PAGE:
One brave gal stood up, and before performing said, I don’t play on my own (I don’t think colleagues knew she played at all) and she sang about sending hope to friends on distant shores, with the wonderful lyrics, ‘give me a smile and I’ll send you a rainbow.’ Someone else sang a Woody Guthrie song acapella – about a plane that crashed as it was flying ‘unwanted’ workers to Mexico – ‘deportees’. We were invited to join in with the refrain – ‘adios mes amigos… you won’t have names on the airplane, they’ll just call you… deportees.’ Quiet voices could be heard singing softly in the cold chapel, darkness all around outside.

It was enormously moving. There was hope – with Maya Angelou’s ‘A brave and startling truth’ and some very moving words about the motto from Trump’s maternal family clan motto, from Scotland (his grandmother was an immigrant): ‘Burn without being consumed.’ The speaker reminded us that this is something for us, now, to stand with one another, to stand for one another, -and I thought of the candle that passes it’s light to another without diminishing- we must not allow ourselves to be consumed, certainly not by ill.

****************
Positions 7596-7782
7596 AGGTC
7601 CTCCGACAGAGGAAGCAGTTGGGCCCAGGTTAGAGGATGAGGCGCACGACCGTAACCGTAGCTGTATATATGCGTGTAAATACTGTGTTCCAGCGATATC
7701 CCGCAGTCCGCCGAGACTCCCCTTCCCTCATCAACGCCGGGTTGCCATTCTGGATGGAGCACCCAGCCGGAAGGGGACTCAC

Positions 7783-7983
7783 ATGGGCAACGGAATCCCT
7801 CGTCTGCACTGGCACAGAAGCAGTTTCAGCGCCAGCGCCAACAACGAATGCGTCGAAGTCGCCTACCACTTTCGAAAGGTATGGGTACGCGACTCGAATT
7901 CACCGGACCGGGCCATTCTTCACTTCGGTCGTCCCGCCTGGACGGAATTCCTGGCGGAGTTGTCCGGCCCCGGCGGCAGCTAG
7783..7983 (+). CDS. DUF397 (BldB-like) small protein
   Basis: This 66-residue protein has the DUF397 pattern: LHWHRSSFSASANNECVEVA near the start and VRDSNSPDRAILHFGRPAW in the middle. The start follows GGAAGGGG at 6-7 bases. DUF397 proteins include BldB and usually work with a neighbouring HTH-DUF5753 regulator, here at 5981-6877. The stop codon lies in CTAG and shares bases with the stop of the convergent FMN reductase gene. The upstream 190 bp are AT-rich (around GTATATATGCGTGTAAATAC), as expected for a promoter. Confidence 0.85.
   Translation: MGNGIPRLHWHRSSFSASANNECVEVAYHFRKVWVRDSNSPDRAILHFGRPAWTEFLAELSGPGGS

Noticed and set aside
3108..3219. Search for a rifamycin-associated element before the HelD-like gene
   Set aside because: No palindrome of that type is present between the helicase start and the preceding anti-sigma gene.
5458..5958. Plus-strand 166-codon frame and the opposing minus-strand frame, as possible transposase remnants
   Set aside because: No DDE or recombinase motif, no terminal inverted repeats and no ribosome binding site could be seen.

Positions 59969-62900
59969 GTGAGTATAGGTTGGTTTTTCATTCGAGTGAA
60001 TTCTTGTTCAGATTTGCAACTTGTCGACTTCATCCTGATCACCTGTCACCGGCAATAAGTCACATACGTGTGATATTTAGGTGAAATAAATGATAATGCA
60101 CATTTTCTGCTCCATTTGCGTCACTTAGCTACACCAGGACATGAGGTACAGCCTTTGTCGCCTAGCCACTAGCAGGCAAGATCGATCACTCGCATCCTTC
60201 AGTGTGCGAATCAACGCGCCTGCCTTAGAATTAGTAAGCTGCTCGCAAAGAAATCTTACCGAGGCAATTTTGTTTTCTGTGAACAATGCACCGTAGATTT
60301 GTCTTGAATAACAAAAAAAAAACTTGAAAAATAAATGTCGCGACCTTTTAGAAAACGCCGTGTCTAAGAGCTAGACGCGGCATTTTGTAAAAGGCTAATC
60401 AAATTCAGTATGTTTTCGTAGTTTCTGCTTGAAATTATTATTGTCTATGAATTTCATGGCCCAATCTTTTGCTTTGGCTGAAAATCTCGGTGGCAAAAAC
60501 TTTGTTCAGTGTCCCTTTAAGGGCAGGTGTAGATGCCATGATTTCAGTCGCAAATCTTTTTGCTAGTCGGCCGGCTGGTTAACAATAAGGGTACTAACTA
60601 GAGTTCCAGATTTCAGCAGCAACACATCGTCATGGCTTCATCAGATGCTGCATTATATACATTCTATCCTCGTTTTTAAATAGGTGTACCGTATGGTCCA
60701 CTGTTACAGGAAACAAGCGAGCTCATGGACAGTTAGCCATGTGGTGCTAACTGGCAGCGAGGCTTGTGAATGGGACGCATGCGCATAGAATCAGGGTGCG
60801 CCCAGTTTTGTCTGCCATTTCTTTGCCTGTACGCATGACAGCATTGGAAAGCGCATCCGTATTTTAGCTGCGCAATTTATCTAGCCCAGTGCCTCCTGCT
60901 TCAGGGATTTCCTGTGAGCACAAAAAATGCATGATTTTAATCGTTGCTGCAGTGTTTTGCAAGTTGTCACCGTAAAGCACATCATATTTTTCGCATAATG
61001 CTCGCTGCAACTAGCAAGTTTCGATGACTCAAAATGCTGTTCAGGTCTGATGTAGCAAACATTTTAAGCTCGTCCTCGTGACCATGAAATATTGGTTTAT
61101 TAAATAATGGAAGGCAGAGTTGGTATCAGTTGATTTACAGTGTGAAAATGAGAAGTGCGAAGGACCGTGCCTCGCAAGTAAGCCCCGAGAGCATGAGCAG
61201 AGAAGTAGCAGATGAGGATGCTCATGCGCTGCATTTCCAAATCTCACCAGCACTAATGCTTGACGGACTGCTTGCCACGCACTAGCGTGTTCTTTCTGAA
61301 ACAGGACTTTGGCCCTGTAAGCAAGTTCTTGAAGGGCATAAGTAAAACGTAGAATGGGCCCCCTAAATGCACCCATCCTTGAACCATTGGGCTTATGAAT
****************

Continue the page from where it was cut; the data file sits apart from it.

We took our turns and everyone played a part, and after having arrived feeling the weight of- well feeling melted and consumed by events across the globe, we left with smiles and laughter, and even hugs. We left with hope and strength.

It wasn’t quite planned to have that outcome, but it happened, and it wasn’t a nation-wide, county-wide, or even city-wide event, but a small gathering. What I most hope to convey in telling a little about it is the amazing feeling that unity and solidarity that standing with one another brings. And what gifts of talents, words, research, and personal inspiration come forward to support peace, togetherness, and hope when an offer is opened and people are invited were truly unexpected.